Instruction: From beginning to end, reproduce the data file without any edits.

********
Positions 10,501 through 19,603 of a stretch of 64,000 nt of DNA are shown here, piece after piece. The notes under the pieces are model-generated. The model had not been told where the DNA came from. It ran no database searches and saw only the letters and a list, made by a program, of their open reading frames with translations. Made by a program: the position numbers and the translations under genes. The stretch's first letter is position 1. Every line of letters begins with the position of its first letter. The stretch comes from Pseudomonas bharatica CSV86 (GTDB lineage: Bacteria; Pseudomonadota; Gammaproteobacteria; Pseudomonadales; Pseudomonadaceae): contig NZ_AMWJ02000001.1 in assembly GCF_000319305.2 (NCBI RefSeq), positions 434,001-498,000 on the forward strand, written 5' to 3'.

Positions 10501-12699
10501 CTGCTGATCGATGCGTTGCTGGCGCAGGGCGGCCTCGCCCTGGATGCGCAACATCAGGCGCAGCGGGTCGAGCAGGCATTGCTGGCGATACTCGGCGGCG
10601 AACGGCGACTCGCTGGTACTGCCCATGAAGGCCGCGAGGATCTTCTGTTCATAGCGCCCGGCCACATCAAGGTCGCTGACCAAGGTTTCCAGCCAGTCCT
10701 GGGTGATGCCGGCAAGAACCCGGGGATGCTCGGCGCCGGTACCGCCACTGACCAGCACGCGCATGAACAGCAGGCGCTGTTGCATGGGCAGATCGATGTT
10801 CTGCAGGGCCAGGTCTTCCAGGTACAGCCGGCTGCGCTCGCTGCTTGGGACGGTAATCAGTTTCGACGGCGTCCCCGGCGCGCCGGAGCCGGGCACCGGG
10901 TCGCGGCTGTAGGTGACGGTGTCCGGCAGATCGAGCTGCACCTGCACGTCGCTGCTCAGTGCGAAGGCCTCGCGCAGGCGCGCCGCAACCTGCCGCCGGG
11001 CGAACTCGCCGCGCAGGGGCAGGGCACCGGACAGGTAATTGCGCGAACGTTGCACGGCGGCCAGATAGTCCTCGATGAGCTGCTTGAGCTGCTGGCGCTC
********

Positions 10,501 through 19,603 of a stretch of 64,000 nt of DNA are shown here, piece after piece. The notes under the pieces are model-generated. The model had not been told where the DNA came from. It ran no database searches and saw only the letters and a list, made by a program, of their open reading frames with translations. Made by a program: the position numbers and the translations under genes. The stretch's first letter is position 1. Every line of letters begins with the position of its first letter. The stretch comes from Pseudomonas bharatica CSV86 (GTDB lineage: Bacteria; Pseudomonadota; Gammaproteobacteria; Pseudomonadales; Pseudomonadaceae): contig NZ_AMWJ02000001.1 in assembly GCF_000319305.2 (NCBI RefSeq), positions 434,001-498,000 on the forward strand, written 5' to 3'.

Positions 10501-12699
10501 CTGCTGATCGATGCGTTGCTGGCGCAGGGCGGCCTCGCCCTGGATGCGCAACATCAGGCGCAGCGGGTCGAGCAGGCATTGCTGGCGATACTCGGCGGCG
10601 AACGGCGACTCGCTGGTACTGCCCATGAAGGCCGCGAGGATCTTCTGTTCATAGCGCCCGGCCACATCAAGGTCGCTGACCAAGGTTTCCAGCCAGTCCT
10701 GGGTGATGCCGGCAAGAACCCGGGGATGCTCGGCGCCGGTACCGCCACTGACCAGCACGCGCATGAACAGCAGGCGCTGTTGCATGGGCAGATCGATGTT
10801 CTGCAGGGCCAGGTCTTCCAGGTACAGCCGGCTGCGCTCGCTGCTTGGGACGGTAATCAGTTTCGACGGCGTCCCCGGCGCGCCGGAGCCGGGCACCGGG
10901 TCGCGGCTGTAGGTGACGGTGTCCGGCAGATCGAGCTGCACCTGCACGTCGCTGCTCAGTGCGAAGGCCTCGCGCAGGCGCGCCGCAACCTGCCGCCGGG
11001 CGAACTCGCCGCGCAGGGGCAGGGCACCGGACAGGTAATTGCGCGAACGTTGCACGGCGGCCAGATAGTCCTCGATGAGCTGCTTGAGCTGCTGGCGCTC